A flicker change blindness task employing eye tracking reveals an association with levels of craving not consumption

We investigated attentional biases with a flicker paradigm, examining the proportion of alcohol relative to neutral changes detected. Furthermore, we examined how measures of the participants initial orienting of attention and of their maintained attention relate to levels of alcohol consumption and subjective craving in social drinkers. The eye movements of 58 participants (24 male) were monitored whilst they completed a flicker-induced change blindness task using both simple stimuli and real world scenes, with both an alcohol and neutral change competing for detection. When examined in terms of consumption levels, we observed that heavier social drinkers detected a higher proportion of alcohol related changes in real world scenes only. However, we also observed that levels of craving wer…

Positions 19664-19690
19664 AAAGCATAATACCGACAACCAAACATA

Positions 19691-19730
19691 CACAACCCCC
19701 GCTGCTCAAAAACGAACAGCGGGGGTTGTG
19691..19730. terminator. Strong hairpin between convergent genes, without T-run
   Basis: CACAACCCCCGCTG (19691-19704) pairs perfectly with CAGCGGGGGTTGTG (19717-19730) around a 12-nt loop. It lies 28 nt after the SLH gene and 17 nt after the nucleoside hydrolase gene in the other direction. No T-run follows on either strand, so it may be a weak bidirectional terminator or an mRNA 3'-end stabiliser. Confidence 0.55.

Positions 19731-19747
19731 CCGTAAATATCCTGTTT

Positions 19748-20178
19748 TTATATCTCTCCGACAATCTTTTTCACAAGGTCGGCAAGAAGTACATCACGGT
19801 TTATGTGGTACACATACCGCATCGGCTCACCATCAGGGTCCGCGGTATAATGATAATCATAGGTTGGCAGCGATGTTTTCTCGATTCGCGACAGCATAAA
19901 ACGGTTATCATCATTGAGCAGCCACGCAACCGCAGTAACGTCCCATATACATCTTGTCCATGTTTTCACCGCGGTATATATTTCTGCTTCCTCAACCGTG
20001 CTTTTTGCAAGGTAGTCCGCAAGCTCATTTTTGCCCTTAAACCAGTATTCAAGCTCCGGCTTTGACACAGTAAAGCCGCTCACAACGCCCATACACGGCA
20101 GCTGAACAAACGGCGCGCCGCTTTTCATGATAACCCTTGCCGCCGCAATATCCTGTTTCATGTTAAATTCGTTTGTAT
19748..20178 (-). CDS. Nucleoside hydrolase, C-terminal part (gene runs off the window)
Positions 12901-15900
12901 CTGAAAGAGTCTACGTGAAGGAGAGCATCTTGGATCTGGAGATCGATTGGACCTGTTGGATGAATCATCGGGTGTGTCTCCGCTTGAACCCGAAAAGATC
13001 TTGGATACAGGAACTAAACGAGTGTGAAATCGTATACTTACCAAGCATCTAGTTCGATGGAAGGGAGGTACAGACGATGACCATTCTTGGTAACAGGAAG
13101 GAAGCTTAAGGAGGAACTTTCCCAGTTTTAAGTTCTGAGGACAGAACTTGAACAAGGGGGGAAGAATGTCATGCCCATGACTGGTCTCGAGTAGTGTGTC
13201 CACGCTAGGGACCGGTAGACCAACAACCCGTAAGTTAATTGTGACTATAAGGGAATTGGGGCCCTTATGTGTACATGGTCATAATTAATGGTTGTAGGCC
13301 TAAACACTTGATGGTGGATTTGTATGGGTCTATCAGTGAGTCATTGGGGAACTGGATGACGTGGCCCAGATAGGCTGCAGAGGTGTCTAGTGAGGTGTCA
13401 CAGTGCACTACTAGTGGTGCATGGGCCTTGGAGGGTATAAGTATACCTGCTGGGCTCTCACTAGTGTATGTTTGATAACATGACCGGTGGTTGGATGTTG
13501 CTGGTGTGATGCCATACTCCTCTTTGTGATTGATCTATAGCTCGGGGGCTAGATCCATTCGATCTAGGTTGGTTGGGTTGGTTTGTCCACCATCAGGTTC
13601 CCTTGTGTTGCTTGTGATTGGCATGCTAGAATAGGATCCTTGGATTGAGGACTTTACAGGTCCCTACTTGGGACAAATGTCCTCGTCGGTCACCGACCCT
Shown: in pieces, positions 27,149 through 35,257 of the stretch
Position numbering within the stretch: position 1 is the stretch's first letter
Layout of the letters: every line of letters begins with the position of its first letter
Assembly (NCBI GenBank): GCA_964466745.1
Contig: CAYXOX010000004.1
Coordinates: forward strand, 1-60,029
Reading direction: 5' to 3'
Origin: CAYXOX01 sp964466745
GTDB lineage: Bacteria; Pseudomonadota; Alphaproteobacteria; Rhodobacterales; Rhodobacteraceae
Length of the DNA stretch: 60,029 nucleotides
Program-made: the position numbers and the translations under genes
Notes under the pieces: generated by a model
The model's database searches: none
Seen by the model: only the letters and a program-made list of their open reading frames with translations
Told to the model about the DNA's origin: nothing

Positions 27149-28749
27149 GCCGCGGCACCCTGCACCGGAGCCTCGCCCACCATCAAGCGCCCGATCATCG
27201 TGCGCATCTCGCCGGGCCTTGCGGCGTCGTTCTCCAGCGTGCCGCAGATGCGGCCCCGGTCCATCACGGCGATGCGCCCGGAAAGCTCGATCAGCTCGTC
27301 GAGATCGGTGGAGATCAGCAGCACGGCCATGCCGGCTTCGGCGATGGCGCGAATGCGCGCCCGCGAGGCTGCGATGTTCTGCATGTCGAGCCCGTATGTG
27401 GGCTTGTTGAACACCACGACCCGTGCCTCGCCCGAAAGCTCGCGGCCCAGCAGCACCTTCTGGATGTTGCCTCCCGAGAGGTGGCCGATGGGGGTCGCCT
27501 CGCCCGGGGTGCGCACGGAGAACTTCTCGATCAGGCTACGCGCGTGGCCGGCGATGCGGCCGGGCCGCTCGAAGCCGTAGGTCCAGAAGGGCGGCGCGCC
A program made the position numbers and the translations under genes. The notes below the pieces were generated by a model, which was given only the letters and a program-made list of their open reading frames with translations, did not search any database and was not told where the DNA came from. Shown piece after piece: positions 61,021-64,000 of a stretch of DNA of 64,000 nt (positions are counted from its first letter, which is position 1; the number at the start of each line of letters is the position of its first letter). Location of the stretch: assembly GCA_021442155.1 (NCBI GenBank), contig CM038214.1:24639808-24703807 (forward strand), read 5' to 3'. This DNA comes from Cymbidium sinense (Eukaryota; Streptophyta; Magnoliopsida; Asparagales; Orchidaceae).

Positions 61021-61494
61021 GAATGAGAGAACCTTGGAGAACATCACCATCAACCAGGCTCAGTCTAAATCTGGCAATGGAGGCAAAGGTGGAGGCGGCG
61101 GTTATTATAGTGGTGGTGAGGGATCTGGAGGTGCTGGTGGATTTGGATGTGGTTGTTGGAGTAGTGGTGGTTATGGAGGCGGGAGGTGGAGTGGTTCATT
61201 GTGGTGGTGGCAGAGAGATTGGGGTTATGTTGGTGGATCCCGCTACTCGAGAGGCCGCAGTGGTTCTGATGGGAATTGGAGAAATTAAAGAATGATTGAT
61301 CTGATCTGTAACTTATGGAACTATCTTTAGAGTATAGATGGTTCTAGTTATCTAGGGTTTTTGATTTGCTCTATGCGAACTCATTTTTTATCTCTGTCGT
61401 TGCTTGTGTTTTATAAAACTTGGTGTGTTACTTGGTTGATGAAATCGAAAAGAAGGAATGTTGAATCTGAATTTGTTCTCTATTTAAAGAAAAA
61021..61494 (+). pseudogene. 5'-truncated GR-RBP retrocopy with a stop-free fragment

Source: Blindness